Why Kids Need to Take More Risks Not Less

by ChristinaPilkington on May 19, 2012 · 11 comments

Post image for Why Kids Need to Take More Risks Not Less

One day last summer I took the kids to a nearby park. I was enjoying a rare moment of reading alone when I heard a woman gasp. I glanced up at her, and she looked over at me with a scared look on her face.

“Oh my goodness! Is that your son?” she asked.

I immediately had a sick feeling in my stomach and frantically looked around for Jared. I was imagining the worst.

Then I spotted him…up in a tree….having a great time.

I was annoyed at first with the woman for getting me scared, but she genuinely looked frightened for my son.  I just didn’t get it. He was five years old. He had been climbing trees since he was three. It wasn’t even a big tree.

I was reminded of that day this past week when I read these two articles: Are Safety-Obsessed Playgrounds Spoiling Our Children?  and  Obsession with Safety is Ruining Our Playgrounds

The articles do a great job of describing the benefits of allowing children to participate in “risky play.” By eliminating all risks from children’s play we’re not allowing them to master a variety of environments, and we’re creating unrealistic and unnatural fears.

We’re actually increasing the likelihood that our children will get seriously injured when we don’t allow them to take physical risks when they are young.

I was also reminded of a talk I heard at a homeschooling conference in March given by psychologist Peter Gray. He discussed how our obsession with safety is ruining our children’s ability to protect themselves.

About five months ago, Gray wrote a great blog post called How Children Learn Bravery in an Age of Overprotection.  In the post, he shared stories of children who were allowed greater freedom in doing things like taking trips alone and finding their way back home using public transportation.

Here’s a quote from the end of the post.

“Nothing in life is without risk.  When we deprive our children of taking the risks that they must take to grow in competence, confidence, and courage, we run the greater and ultimately more tragic risk that they will never learn to take charge of their own lives.”

It’s one thing to want to allow our children to take risks; it’s quite another thing to do in practice. In speaking from my own experience, it can be a scary thing sometimes. My son, especially, has always been a big risk taker.

How do I know when it’s a good thing to allow my kids more freedom in risk-taking and when to tell them no?

Here’s 5 questions I ask before allowing my kids to do something I consider risky

1.  Will this case permanent harm to themselves or others?

My nephew broke his arm when someone slid down a slide and knocked him over. Sometimes kids will get hurt even if they aren’t doing anything risky at all. We can do some things like sharing tips and advice with our kids to help them navigate potentially harmful situation, but I’ve come to realize that kids will get hurt no matter how hard we try to protect them from danger.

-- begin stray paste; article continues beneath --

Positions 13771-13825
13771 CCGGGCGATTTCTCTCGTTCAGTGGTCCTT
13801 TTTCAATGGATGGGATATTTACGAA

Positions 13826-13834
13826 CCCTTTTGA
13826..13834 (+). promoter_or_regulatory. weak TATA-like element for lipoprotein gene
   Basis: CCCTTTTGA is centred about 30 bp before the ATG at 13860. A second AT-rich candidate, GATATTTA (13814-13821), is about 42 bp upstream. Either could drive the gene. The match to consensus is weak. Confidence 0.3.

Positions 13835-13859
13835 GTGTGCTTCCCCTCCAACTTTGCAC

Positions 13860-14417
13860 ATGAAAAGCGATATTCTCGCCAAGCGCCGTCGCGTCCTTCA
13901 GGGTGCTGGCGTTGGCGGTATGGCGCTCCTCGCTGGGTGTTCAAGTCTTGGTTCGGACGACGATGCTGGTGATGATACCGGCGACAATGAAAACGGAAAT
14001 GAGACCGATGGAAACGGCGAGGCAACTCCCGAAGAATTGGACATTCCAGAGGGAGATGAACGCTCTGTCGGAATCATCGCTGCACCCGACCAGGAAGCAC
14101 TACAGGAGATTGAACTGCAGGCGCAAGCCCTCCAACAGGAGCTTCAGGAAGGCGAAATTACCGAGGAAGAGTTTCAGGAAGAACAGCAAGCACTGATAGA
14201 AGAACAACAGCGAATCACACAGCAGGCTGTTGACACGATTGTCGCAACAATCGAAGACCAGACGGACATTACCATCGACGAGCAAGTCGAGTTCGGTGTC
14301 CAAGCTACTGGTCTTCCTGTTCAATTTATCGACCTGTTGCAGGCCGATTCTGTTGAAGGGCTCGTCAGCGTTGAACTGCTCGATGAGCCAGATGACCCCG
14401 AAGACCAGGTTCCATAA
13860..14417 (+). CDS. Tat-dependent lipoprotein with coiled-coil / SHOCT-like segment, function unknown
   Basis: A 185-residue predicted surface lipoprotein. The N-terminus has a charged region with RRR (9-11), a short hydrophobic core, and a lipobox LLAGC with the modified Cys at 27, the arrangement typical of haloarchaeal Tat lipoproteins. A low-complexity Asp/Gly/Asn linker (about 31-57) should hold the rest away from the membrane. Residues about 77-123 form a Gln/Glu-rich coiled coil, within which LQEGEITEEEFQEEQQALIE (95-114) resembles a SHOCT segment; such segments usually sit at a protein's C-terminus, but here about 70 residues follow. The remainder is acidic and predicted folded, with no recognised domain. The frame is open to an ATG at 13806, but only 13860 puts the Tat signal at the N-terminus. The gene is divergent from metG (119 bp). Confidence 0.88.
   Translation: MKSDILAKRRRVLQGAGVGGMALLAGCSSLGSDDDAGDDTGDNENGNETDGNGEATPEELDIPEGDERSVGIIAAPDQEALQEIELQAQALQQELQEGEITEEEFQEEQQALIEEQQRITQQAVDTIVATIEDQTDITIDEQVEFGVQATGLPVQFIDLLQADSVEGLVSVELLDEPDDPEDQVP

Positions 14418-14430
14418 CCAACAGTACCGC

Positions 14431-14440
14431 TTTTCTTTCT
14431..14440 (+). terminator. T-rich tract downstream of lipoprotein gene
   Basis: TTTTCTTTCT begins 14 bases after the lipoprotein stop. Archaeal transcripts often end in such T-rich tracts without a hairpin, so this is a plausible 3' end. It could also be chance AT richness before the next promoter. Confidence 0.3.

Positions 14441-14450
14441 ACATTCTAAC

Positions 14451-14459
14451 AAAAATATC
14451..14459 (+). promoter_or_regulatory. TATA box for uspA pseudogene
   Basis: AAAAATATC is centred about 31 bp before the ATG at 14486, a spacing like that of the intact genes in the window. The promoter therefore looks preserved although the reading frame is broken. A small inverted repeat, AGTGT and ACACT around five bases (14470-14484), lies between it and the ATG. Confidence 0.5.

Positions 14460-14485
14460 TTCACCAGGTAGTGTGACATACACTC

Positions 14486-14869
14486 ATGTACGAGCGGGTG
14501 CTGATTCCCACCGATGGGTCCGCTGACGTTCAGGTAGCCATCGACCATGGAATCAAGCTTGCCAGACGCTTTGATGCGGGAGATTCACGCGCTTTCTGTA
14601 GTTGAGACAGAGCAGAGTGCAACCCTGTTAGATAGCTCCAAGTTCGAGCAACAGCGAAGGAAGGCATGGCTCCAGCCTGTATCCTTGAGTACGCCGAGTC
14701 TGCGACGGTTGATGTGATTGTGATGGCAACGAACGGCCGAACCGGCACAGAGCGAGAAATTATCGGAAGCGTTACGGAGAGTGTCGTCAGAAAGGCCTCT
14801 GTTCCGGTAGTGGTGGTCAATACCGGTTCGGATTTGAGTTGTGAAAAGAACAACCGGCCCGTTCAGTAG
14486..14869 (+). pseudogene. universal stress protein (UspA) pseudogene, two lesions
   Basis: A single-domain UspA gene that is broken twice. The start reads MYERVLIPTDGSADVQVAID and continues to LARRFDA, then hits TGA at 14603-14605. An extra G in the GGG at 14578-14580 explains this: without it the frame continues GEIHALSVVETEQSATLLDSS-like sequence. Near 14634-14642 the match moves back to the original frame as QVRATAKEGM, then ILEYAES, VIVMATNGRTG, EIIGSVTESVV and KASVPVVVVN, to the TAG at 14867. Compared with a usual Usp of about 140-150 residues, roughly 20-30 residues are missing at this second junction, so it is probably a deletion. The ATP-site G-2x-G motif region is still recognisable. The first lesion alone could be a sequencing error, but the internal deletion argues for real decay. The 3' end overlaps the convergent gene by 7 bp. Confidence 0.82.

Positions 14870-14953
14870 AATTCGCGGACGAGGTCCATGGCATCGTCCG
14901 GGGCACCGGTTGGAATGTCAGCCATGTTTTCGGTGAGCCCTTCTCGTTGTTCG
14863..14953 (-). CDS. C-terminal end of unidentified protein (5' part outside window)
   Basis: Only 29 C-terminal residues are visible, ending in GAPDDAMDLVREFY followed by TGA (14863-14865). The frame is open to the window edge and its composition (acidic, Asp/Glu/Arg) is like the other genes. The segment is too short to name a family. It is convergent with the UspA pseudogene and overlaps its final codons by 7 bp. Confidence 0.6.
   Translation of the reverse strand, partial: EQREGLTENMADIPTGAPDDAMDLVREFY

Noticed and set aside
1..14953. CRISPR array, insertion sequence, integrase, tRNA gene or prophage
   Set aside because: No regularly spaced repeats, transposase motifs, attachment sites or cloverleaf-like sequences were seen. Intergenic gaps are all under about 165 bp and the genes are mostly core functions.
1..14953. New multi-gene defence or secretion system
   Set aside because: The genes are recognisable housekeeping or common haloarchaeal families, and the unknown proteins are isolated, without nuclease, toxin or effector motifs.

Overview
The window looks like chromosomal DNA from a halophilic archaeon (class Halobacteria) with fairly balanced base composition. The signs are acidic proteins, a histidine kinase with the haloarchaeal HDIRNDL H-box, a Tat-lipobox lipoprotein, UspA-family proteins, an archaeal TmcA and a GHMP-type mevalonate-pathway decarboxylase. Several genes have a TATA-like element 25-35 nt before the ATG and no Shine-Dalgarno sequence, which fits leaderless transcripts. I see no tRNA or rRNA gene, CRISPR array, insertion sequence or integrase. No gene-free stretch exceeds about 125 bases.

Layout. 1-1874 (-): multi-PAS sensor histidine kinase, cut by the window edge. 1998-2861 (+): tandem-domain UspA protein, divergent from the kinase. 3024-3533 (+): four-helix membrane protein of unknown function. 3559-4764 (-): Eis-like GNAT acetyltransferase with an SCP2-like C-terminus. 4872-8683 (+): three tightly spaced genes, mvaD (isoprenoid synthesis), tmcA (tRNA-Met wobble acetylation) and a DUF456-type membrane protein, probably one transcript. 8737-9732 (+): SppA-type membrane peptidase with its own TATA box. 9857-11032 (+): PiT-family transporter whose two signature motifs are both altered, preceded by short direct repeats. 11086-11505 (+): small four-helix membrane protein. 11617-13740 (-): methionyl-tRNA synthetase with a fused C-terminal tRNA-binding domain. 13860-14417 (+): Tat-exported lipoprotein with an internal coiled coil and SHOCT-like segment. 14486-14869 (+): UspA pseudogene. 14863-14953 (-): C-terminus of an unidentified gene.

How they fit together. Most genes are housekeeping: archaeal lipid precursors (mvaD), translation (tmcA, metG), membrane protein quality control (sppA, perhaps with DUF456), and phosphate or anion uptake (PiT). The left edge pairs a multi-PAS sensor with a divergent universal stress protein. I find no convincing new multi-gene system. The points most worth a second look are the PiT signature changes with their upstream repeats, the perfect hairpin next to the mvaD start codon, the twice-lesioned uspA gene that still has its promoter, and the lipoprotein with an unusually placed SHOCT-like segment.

If there’s a chance my kids might get some scrapes and bruises and maybe even a broken bone from doing something risky, than depending on their abilities, I probably will allow them to do it. If there’s a great chance that they’ll die from the situation, then I’ll say no.

2.  Will this help them learn how to protect themselves better in the future?

I don’t want to keep the kids away from fire; I want to show them how to be safe around fire by giving them lots of chances to be around it. I don’t want the kids to be afraid of taking public transportation and learning how to get around a city by themselves when they turn 18; I want them to have lots of chances on their own before that to learn how to navigate directions.

3.  Is it helping them develop positive risk-taking abilities?

The more your kids embrace positive risk taking the more creative, inventive and curious they will be.

4. Is it helping them push beyond their comfort level?

Did you ever want to do something just a little bit crazy because you wanted to push past a fear you had?  If our kids suddenly want to try something a little risky that they’ve never attempted before, they might be tired of being stuck in a comfort zone and want to stretch themselves a bit.

5.  Is it helping them develop independence?

Kids don’t just instantly develop all the skills they need to take care of themselves the minute they turn 18. They need years of practice to learn not only the skills they need to provide for themselves, but also the attitudes and beliefs that they can go into strange and new experiences alone and be able to navigate them successfully.

I’d like to leave you with two important resources that will give you a new perspective on why we should be encouraging our children to do some things that many people view as dangerous.

The first is a book called 50 Dangerous Things You Should Let Your Children Do

-          Make a Bomb in a Bag

-          Squash Pennies on a Railroad Track

-          Break Glass

-          Go Underground

-          Play with Fire

I’d also highly encourage you to watch the TED talk below titled Gever Tulley’s (founder of Tinkering School) 5 Dangerous Things You Should Let Your Children Do.

 

Photo Credit: carla777@sbcglobal.net

Is it hard or easy for you to allow your children to take risks? What risks have your children taken that have made you nervous?